• Artifacts are deployed to the the ‘stage’ repository.
  • master branch
    • Only goals from the maven-gitflow-helper plugin, or the maven-deploy-plugin are executed. No Artifacts are built. No Tests Run. No Code Compiled.
    • The project version must be a release version.
    • Artifacts are downloaded from the ‘stage’ repository, and attached to the build.
    • Artifacts are uploaded to the ‘release’ repository, using the maven-deploy-plugin.
    • This implements a promote, not rebuild policy when on the master branch.
  • bugfix branch
    • The version number must be a release version.
    • Deployment is skipped.
  • feature branch (or any other branch on the CI server)
    • The version number must be a -SNAPSHOT version.
    • Deployment is skipped.
  • local build on your workstation (not on the CI server)
    • Deployment is skipped.

One CI Job does all that. Pretty awesome, huh?

But wait, there’s more! A new plugin goal that’s not bound to a lifecycle phase by default.

gitflow-helper:attach-deployed

Attach-deployed will first clean the project, then resolve artifacts from the same repository an ‘mvn deploy’ would target for the current branch. After artifacts are resolved they are copied into the build output directory and attached to the current maven build. This happens in the ‘package’ lifecycle phase leaving your build ready to run integration tests, verify, install, and deploy the artifacts, without having to recompile, test, and repackage.

This enables a short-circuit in the build process if you’d like to do completely sensible things like separating deployment to your artifact repository from deployment to your execution environment.

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Putting it all together:

Let’s play pretend for a short example. Assume there is a Jenkins job that runs `mvn clean deploy` on every branch in a project. However it’s not desired for that “deploy” to actually put the artifacts into an execution environment. (Let’s agree to talk about that decision another time, Ok? Ok!) The job we have defined will make sure we get snapshots into the snapshot repo, testable releases (from release / hotfix branches) into the stage repo, and when we merge to master the staged artifacts will be copied to the release repo and the git repo tagged appropriately. Awesome.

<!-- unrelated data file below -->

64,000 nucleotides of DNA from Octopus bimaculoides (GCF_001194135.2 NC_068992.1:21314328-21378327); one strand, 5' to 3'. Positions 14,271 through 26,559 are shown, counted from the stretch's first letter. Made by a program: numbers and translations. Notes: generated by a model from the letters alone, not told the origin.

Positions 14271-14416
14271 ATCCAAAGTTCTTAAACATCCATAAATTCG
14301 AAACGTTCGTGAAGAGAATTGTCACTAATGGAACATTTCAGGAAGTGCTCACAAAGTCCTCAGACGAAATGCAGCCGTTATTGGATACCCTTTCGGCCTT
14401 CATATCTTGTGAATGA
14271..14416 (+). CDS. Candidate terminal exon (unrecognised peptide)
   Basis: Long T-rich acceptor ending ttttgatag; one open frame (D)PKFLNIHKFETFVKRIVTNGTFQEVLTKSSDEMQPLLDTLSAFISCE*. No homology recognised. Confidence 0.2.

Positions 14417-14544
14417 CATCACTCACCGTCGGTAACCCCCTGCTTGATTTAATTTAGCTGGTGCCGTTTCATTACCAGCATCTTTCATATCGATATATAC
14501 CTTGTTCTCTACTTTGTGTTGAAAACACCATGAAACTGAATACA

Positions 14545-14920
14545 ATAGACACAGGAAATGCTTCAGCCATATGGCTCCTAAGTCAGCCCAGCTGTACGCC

But, what about getting those artifacts into an execution environment?

This is where the attach-deployed goal can come in handy.

One approach might be to create a job that lets you pick a branch to build, and have it run:

mvn gitflow-helper:attach-deployed jboss-as:deploy

This would download the already built (by your other job) artifacts and deploy them to your JBoss server. If you pick a:

  • development branch, it pulls the latest version from ‘snapshot’
  • hotfix or release branch, it pulls the latest version from ‘stage’
  • the master branch, it pulls the latest version from ‘release’

I think it’s a pretty nifty plugin, this gitflow-helper-maven-plugin. It solves a lot of issues I’ve run into over the years of doing CI with Maven. It alleviates CI job bloat, eliminates complex shell scripts to handle per-environment goal selection and property settings for branch-based builds. This plugin is also is the first solution I’ve found that makes a release into master as simple as a pull request merge, without rebuilding the already tested artifacts, and automatic tagging.


So that’s my first post. Awesome. Now that that’s out of the way, part two will be a step-by-step guide of how to make this work with BitBucket Server (Formerly Stash), Jenkins CI, and Nexus OSS complete with screenshots.

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Bryan Varner is a software developer and consultant at E-gineering, LLC in Indianapolis. Bryan and has been professionally developing software since 2002, and has a history of contributing to Free and Open Source Software. When not at work Bryan is a husband and father to three children and enjoys spending time making things (wooden furniture) you can actually see and touch.
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8 Comments

  1. CC said:

    Just wondering how this can be used in case of multimodule maven projects. In that case I need to update version in every child project before creating release or hotfix branch.

  2. Johan said:

    I’m intrigued by this statement about “the epic argument of ‘you should never build the master branch’ […]”.
    Do you have any reference material as to why this is such a good practice?

  3. Robert Andersson said:

    Awesome plugin, thanks!

    Unfortunately our corporate IT has upgraded to Nexus Repository Manager Pro release 3.

    This does not support staging.

    Any suggestions how to setup the plugin to get most of it working even without a staging repository?

    • Robert Andersson said:

      Ah, looks like this is answered in part 2 of this article.

      I will make a new nexus repository named “stage” with “Release” version policy and “Allow redeploy” deployment policy.